Time series, neural networks and the future of the Sun
Abstract
The prediction of time series is discussed in general, with particular attention given to the use of feed forward neural networks in predicting solarterrestrial time series. Firstly, a variety of methods of describing and predicting time series are reviewed, and in so doing are placed in mutual context. Feed forward neural networks, which have received so much attention in recent literature, are discussed in some detail, in terms of how they represent and learn to represent functional relationships. This is then related to their ability to predict time series. Other important types of neural network are also briefly discussed. As sunspot number has become the most popular test bed of many time series models, and because prediction of solar maximum is important for many reasons, its history is reviewed and the statistical properties of the solar cycle are analysed. In particular, no evidence for a mean cycle is found and a statistically significant change in the variation of cycle lengths is found to occur in the mid19th century. The implications of this latter result for prediction are discussed, bearing in mind the known unreliability of sunspot number reconstructed by R. Wolf. Some results on predicting sunspot number, 10.7 cm solar flux and K_{p} geomagnetic index are then presented. In particular the best networks for predicting these time series are identified, together with various details on the residuals of prediction. Variations on the standard use of neural networks are also discussed, including results from wavelet prediction, where the time series is decomposed into different timescales prior to prediction, and dual data input networks, where more than one time series is inputted to the network. Finally, several nonneural methods for predicting solarterrestrial time series are reviewed.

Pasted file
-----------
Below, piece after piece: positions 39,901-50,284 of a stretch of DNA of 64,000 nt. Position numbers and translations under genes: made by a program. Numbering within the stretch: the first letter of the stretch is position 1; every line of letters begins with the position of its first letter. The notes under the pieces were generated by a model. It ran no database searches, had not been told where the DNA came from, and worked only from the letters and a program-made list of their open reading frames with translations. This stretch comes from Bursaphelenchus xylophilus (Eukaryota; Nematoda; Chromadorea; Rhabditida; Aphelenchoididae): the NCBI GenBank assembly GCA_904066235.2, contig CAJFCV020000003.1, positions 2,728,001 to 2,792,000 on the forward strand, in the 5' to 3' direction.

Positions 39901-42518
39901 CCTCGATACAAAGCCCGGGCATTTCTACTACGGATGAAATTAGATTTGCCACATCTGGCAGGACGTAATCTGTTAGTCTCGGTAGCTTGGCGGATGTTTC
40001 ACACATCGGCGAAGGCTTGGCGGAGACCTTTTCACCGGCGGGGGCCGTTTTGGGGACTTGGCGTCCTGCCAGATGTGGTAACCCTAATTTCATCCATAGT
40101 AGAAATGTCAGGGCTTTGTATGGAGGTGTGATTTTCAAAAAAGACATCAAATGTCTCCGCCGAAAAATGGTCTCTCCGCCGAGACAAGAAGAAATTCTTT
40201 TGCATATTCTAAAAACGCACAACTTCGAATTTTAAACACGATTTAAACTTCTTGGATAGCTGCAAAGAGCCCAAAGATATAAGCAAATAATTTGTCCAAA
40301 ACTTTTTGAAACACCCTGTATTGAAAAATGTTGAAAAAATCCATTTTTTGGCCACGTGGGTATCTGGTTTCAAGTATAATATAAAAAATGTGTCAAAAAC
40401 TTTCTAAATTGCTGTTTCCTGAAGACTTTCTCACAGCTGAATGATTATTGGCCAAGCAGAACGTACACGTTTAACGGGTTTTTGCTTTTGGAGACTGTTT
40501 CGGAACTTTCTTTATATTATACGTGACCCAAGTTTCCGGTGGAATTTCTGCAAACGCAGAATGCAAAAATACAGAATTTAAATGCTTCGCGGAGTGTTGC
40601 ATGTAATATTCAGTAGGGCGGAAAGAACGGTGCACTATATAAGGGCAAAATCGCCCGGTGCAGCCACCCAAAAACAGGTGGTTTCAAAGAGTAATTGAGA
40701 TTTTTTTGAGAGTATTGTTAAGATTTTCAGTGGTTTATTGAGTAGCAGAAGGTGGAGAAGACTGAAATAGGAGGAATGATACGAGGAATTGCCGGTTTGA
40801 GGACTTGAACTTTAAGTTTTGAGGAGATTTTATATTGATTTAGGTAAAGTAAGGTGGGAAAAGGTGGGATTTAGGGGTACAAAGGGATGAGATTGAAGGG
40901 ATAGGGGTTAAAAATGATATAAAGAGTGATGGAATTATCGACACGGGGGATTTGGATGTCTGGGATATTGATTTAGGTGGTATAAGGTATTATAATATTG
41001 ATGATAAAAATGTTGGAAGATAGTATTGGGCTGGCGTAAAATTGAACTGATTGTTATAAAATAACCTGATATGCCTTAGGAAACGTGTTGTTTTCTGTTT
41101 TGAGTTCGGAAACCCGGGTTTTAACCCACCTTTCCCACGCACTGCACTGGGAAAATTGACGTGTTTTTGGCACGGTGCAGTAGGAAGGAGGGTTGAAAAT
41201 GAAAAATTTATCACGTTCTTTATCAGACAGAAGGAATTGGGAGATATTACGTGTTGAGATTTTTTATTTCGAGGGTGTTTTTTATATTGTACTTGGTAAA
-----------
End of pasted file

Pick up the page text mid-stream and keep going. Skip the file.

Publication:

New Astronomy Reviews
 Pub Date:
 October 1998
 DOI:
 10.1016/S13876473(98)000414
 Bibcode:
 1998NewAR..42..343C